1. You will meet some of America’s finest eccentrics.
Train tickets (especially long cross-country trips) are not necessarily cheaper than planes, nor are they always faster than cars (thanks to track delays). So who uses them? It often seems like a potpourri of oddballs unable to pass a driver’s license test, conspiracy theorists that don’t trust the TSA, ex-cons trying to avoid building a paper trail, small-time drug smugglers and the Kerouac types who want to be among the people when they are tripping on mushrooms. Fortunately, the Way of the Train ensures that everybody gets along (and that talking is mostly reserved for the lounge car after 10pm). Just be prepared to have a moderately uncomfortable conversation with a woman who will emphatically try to convince you that your inability to write in cursive is a sign that the government had successfully altered your brainwaves using fluoride.
2. You’ll experience perfect layovers in Chicago where you can leave the train station for an afternoon swim in Lake Michigan.
A photo posted by Liz Oliver (@eno8cc) on
Anyone who has ever traveled by plane knows that layovers are the straight-up worst (especially if you have to go through security checkpoints again). But for train travelers, layovers are practically the best part of the trip. Firstly, Amtrak doesn’t have security checkpoints. At all. Secondly, a lot of the older stations in major cities like LA, Chicago and New York are located smack dab in the center of the city. So you can organize an essentially stress-free day trip to see the Metropolitan Museum, or the French Quarter, or Venice Beach before hopping back on your ride to the next town, still dripping from your afternoon swim or munching on some crawdads from the Mississippi.
3.You’ll learn *all* about the history of rail travel.
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The history of America’s rails is much longer than that of its highways, and arguably the train system has had a greater influence on the nations infrastructure, migration patterns and even its time zones. Most of the cross-country tracks used today follow the same paths of the lines laid down 150 years ago. Some of these pass through the earliest settler routes (including those of the infamous Donner Party). There is also the history of the great African-American northern migration, which relied heavily on trains, preserved in the murals and architecture of the Midwest’s most stunning stations. This is the kind of info you will typically get from your friendly chain-smoking conductor during a three-hour delay outside of Spokane while inspectors make sure the ancient drawbridge up ahead won’t collapse under the weight of the train.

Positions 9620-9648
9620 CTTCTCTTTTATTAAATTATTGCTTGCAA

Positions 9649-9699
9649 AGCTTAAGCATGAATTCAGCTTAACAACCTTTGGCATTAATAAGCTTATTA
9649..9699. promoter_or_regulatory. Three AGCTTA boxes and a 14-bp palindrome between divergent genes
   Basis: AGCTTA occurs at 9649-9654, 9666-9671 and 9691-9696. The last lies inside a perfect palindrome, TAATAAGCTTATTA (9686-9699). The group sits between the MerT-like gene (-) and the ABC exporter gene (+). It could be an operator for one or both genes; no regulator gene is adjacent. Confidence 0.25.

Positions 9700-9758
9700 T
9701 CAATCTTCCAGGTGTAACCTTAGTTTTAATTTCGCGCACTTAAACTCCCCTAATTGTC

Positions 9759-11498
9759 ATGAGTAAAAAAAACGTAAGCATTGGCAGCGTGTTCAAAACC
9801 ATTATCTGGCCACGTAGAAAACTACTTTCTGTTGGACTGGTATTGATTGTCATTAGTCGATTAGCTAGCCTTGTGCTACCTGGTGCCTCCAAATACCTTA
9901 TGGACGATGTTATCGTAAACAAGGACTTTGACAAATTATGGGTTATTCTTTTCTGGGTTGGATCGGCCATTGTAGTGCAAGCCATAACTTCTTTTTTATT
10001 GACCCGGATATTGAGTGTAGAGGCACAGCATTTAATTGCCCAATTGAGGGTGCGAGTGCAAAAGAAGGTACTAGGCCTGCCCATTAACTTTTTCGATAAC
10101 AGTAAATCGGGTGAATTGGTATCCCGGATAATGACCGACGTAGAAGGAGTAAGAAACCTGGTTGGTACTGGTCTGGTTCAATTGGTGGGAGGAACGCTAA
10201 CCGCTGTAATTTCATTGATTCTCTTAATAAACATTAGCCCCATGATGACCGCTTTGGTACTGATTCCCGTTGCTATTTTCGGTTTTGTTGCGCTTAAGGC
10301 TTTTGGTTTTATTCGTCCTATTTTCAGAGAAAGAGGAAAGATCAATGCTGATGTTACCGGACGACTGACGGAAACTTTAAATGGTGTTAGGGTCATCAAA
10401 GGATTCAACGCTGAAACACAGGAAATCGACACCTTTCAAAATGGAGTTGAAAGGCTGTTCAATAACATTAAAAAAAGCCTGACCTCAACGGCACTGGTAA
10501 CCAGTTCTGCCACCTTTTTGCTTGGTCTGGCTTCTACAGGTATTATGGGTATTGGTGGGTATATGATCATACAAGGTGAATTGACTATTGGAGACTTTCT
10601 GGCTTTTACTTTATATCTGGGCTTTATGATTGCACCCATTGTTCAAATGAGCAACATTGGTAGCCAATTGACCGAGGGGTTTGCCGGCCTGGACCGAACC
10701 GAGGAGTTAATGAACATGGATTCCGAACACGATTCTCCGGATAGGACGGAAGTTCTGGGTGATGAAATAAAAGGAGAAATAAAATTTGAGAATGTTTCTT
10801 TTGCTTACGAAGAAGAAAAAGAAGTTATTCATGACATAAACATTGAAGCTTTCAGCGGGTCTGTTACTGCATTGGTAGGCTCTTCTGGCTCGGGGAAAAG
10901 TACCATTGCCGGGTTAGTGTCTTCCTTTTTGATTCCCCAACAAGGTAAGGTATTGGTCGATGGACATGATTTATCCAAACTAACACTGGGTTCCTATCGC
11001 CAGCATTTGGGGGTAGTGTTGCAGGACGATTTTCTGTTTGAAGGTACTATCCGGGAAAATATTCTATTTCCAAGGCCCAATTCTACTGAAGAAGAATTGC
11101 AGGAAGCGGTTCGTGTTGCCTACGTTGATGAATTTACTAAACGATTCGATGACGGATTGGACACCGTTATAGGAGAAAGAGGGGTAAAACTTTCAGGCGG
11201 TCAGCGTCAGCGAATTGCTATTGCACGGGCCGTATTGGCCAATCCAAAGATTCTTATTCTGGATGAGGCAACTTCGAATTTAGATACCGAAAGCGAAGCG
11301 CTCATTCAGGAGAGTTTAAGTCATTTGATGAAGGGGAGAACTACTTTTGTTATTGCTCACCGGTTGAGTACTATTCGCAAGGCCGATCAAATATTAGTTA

4. You’ll finally get the world to “chill out for a minute.”
Although passenger trains average about 100mph, there are times when the going is much slower than that. Unscheduled stops in the middle of nowhere thanks to line traffic are also not unheard of. Sure, this isn’t ideal if you’re the type to insist on getting somewhere on the dot, but this lackadaisical approach of getting from A to B allows travelers to saturate themselves in the dramatic scenery as the nation drifts by the window. It also gives them time to wax nostalgia about lost lovers, dead pets and a time before social media trivialized such things to the point of meaninglessness.
5. You can fall asleep to the sound of grinding steel in the Rocky Mountains only to wake up in the Great Plains.
Sure, cars allow you to drive essentially wherever you want at your own speed. But for someone who loves the gentle rocking motion of a two-story Amtrak car, falling asleep in one region and waking up hundreds of miles away feels almost magical: as if the steel ship you are riding has crossed through a wormhole that transports you from one world to another.
6. You’ll finally have the chance to explore the plethora of train stations that have been left abandoned for decades.
#mcs #michigancentralstation #skategoldcoast #detroit
A photo posted by Dre Mun-Ying Li (@macdrebot) on
Thanks to mass defunding of passenger rail projects in the last 70 years and the rise of the automobile industry, there are countless opportunities to see the rotting corpses of America’s premier beaux art homes of mass transit along today’s train tracks. Collapsed bridges, ghost towns and monuments to an era that celebrated public transit can be seen along many of the North Eastern lines in particular. Just try not to freak out if a stoned Vassar student convinces you to do a night shoot in an abandoned girls’ asylum outside of Poughkeepsie.
7. Or fulfill your lifelong dream of becoming part of a pop-up folk band in a lounge car full of inebriates at 3am.
The most important car for social acolytes in every train has always been the lounge car. From the cigar-smoking monopoly men of the late 19th century to the folk-singing nouveau beatnik of today — passengers have always taken full advantage of the booze and snack stocked social melting pot on wheels. This is where they go to talk, eat, read, play music or card games with otherwise perfect strangers. A park in Manhattan struggles to keep up with the number of casual acquaintances made in the late hours between El Paso and Baton Rouge on the Sunset Limited over a mandolin Johnny Cash cover. Bear in mind, however, that giving head to your fellow rail pilgrim in the handicapped bathroom of a rocking 200-ton train car is not easy as it sounds. Nor as clean.
8. Let’s be real, trains are the perfect place to write a novel (or read one).
Being in a lounge chair or bunk with nowhere to go or be and having the perfect view of the world for hours on end is bound to stir some inspiration within any of us. Just hope that your neighbor isn’t simultaneously trying to convince you to only use fluoride-free toothpaste so Obama can’t change your sexual orientation and make you a devil-worshipper.
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